When it comes to HR, though, the instinct to DIY and keep everything on your desk can prove overwhelming, or in some cases, disastrous. Sure, you might save some money, but as some small-business owners have discovered, the time you’re spending on HR tasks is usually better spent elsewhere, such as on working on actual revenue-producing tasks. Never mind that in today’s complex employment environment, handling HR without expensive knowledge of laws and best practices could end up being a costly mistake.

For many businesses, the solution is as simple as contracting with an HR consulting firm to help. If you aren’t sure that you need to delegate tasks yet, consider some of these common mistakes that indicate that you need help — and fast.

Mistake #1: Your Hiring Is Disastrous

Often, small-business owners start building their teams by reaching out to their own networks and through referrals. This is often a great source of talent, but as your company grows, you are likely to find that you need more people with specialized skills — and you don’t have the skills required to really evaluate them.

Other common problems that pop up in hiring?

  • Making hasty hiring decisions because you need someone right away and don’t have time for a long process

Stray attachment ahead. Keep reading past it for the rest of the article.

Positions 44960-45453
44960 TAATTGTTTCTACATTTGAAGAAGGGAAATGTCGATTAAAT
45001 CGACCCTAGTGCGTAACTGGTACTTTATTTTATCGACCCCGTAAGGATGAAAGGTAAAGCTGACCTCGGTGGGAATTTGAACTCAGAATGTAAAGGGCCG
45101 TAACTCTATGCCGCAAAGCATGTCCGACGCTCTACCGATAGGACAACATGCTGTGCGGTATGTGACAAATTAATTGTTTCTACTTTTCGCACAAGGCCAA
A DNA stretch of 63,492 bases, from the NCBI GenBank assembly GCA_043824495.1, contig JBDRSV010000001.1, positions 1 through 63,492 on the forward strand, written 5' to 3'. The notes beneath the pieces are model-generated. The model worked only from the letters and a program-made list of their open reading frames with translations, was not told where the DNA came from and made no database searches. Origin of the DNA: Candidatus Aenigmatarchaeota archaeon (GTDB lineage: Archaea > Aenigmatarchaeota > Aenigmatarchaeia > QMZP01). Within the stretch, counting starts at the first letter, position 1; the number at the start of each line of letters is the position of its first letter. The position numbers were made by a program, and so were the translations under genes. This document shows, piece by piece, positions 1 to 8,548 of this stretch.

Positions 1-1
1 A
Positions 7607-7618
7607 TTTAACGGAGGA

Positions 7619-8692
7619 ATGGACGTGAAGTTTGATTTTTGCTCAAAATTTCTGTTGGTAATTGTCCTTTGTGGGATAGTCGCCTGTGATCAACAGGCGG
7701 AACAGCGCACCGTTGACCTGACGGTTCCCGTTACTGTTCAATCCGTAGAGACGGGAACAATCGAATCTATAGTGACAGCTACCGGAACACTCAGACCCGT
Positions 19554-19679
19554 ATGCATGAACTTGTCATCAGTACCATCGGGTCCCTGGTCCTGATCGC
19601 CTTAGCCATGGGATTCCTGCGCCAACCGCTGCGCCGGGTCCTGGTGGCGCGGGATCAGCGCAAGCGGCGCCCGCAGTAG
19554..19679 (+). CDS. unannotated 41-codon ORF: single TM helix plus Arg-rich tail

• Taking too long to make a decision and losing out on great talent
  • Receiving too many applications and feeling stymied by the process
  • Unintentionally biased recruiting and hiring
  • Inaccurate or incomplete job descriptions
  • Ineffective interviewing skills

In short, there are any number of ways that hiring can go wrong if you aren’t an expert in recruitment and human resources. By hiring an HR consulting firm to help you through the process, you can avoid most of those pitfalls and have a much higher success rate with new hires.

Mistake #2: Policies? What Policies?

Your business probably has a list of dos and don’ts, along with expectations as to how to handle specific situations and comply with applicable laws. Unless you have everything in writing, you could find yourself in trouble should you reprimand an employee for his or her behavior or actions on the job. At minimum, you need an employee handbook outlining your basic code of conduct, communications policies (especially in a BYOD environment), employment and termination guidelines, compensation plans and policies, and your nondiscrimination policy.